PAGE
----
Secondhand ticket purchasing can be better than Ticketmaster in many ways. For Ticketmaster, you’re given “best available” seating, which means you could end up with seats on the moon sometimes. Just kidding, but you get my point. You do not get to pick exactly where you sit, you just say yes or no to the choices given. In purchasing tickets secondhand, you can pick exactly what section, row, and seat number that you’re in based on the options available.
The bad part about it is that the prices are usually higher than if one were to buy it directly from Ticketmaster or the first hand seller. Sometimes specific venues sell tickets through their site or box office. Prices on resell sites are usually raised higher than face value almost all of the time, but more frequent for shows of higher demand. It definitely happens for sold out shows, since you can’t buy anymore tickets from Ticketmaster, or whatever the first hand seller was.
Sites like Stubhub charge a service fee. It says that they don’t charge for posting but they do. By personal experience selling through Stubhub myself, they charge for the Fan Protect Guarantee they have, which is another fancy way of hiding their service charges. This means they take a percentage of the amount you are selling your ticket for since you are using their platform to sell your unwanted tickets.
Due to the deduction of services fees, you have to post your tickets for higher than face value, unless you want to lose money. There are also just people out there who literally buy tickets to popular shows or shows that they know will be sold out to resell them at outrageous rates. These people are also referred to as “scalpers.” Locally, in the bay area, scalpers do sell tickets for a lot higher than face value, but for bigger cities such as Los Angeles or New York, the prices definitely skyrocket.
Concerts in the iconic cities such as New York or Los Angeles are usually bigger and better. These cities have a massive amount of people too, and usually more than one tour date in the same city to accommodate this. Artists who have made it to legendary venues such as The Staples Center in Los Angeles or even larger, Madison Square Garden in New York usually have an enormous production, since being able to perform at these specific venue often mark a milestone in their career. Not only that, but they sometimes bring special guests on stage with them, usually another popular artist. The general public is aware of these circumstances when it comes to New York or Los Angeles, so many fans will travel far to see these special dates.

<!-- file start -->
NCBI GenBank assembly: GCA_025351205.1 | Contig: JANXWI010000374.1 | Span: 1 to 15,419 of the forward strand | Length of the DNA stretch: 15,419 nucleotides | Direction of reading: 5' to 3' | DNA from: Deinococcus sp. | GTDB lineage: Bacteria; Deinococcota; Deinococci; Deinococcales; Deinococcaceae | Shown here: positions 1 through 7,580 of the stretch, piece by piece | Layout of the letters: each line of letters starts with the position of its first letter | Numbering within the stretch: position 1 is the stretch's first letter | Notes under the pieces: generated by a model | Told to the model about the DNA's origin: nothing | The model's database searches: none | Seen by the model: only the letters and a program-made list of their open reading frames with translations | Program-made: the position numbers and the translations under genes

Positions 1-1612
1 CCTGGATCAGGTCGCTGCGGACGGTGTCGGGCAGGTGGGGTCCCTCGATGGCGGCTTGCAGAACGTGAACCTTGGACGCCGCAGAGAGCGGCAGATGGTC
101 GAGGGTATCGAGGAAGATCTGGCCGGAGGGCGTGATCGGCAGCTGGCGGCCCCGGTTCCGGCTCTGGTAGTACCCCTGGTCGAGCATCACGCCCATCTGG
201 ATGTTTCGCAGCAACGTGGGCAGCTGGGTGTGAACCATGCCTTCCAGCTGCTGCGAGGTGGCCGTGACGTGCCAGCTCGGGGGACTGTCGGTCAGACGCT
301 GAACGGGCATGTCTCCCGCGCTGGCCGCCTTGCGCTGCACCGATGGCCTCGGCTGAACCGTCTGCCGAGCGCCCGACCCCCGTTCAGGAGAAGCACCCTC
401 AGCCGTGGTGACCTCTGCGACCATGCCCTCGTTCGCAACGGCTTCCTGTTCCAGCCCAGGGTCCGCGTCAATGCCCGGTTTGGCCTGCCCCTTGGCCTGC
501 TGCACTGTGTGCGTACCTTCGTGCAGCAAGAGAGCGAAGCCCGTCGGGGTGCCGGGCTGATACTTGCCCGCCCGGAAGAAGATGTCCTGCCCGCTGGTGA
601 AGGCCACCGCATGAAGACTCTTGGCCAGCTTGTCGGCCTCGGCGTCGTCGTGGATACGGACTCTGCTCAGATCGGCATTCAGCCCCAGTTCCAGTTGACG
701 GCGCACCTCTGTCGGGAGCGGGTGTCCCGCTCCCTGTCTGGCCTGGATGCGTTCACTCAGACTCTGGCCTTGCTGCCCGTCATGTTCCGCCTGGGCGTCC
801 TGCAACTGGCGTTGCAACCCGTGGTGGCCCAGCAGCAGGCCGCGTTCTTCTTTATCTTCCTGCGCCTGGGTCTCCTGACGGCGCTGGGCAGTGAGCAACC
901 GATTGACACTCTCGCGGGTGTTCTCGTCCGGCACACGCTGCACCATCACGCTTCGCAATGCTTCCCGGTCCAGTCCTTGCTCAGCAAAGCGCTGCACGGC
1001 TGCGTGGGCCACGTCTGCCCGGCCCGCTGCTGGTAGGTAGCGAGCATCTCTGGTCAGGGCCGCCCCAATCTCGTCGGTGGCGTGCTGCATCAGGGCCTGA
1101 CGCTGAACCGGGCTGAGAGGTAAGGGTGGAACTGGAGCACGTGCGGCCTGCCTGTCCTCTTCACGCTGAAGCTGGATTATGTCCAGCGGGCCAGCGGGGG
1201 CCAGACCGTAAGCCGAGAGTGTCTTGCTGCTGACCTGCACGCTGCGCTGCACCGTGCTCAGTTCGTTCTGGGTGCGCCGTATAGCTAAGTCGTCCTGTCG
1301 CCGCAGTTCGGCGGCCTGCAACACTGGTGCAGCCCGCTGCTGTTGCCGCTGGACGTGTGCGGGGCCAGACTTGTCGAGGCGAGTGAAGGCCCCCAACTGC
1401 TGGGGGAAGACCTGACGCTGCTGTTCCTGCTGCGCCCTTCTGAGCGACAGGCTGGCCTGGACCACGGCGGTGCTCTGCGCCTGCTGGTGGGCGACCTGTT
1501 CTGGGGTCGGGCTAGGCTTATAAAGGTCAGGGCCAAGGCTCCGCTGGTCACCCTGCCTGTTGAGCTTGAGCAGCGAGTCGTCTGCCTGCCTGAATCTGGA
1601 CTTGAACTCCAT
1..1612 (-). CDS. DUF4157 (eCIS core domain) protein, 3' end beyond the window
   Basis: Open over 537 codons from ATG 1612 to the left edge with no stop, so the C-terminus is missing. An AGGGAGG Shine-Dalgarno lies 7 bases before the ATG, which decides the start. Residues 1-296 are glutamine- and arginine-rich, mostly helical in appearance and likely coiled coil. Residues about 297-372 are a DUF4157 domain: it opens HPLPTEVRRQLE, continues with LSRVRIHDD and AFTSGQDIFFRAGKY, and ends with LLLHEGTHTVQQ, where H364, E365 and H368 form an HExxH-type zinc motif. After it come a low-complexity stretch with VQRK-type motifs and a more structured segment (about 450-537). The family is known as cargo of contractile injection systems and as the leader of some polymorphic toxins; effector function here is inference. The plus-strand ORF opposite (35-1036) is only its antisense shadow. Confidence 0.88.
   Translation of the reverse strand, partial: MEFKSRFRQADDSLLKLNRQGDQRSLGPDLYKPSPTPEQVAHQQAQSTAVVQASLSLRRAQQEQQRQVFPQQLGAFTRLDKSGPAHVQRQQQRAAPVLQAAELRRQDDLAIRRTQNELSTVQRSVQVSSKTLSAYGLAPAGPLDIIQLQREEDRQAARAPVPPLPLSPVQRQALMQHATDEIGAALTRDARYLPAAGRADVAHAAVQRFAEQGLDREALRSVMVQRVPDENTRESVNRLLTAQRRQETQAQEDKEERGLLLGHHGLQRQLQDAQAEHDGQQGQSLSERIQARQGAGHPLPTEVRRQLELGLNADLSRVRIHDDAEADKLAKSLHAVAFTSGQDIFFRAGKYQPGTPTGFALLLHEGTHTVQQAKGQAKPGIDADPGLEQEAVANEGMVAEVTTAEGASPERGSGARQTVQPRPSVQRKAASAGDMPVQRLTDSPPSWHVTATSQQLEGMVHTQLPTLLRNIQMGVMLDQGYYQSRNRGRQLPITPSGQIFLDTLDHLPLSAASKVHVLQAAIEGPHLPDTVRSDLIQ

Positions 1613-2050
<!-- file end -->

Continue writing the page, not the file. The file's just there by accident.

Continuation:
I personally have travelled to Los Angeles to see a tour that I have already seen in my local area. These shows are just so much bigger in terms of production and performances. Not only that, but the fans are ten times as crazier than back home in the bay area. Add those up and you’re left with an unforgettable concert experience. Even though it is basically an amped of version of the performance, for me, the experience is completely different than seeing it back home. Also, I would only go to such great lengths for artists that I am truly passionate about.
Since there are many people traveling to Los Angeles or New York for concerts, this causes an even higher volume of people who are desperate for tickets. Hence, New York and Los Angeles being a popular destination for scalpers. I’ve personally seen listings for tickets in Los Angeles for certain artists go up to the thousands when face value the tickets were only around one hundred dollars. Scalpers don’t even have to be located in the specified cities to scalp the tickets. Due to the power of the internet, basically anyone can purchase tickets to an event anywhere and sell it back right for a ridiculous price right from the comfort of their own home.
If you are purchasing secondhand tickets for cities like New York or LA, you should be extra cautious for unauthentic tickets and also prepared to pay astronomical amounts more than face value.
Aside from online secondhand ticket buying and Craigslist meetings, there are also people who try and sell their tickets at the arena before the show. I would not trust this because they have a very high risk of being inauthentic tickets or duplicates of at-home printouts. You really shouldn’t risk it because it would be very disappointing to already be at the venue and find out your tickets are fake.
Here are some links to help with second hand ticket purchasing, if you were not able to get tickets directly through Ticketmaster. I’ve put them in the order of most reliable to least.
This site is probably the most popular and used one by the general public. This means more listings of tickets that need to be resold. More listings of tickets means more options to choose from based on your seat preference and price range.
This site has a Fan Protect Guarantee which means:
- You’ll get the tickets you ordered in time for the event and they’ll be valid for entry
- If any of the above does not occur, they’ll locate comparable replacement tickets or send you a refund
- They handle all customer support issues, so sellers will never contact you directly
- You’ll get a refund if your event is cancelled and not rescheduled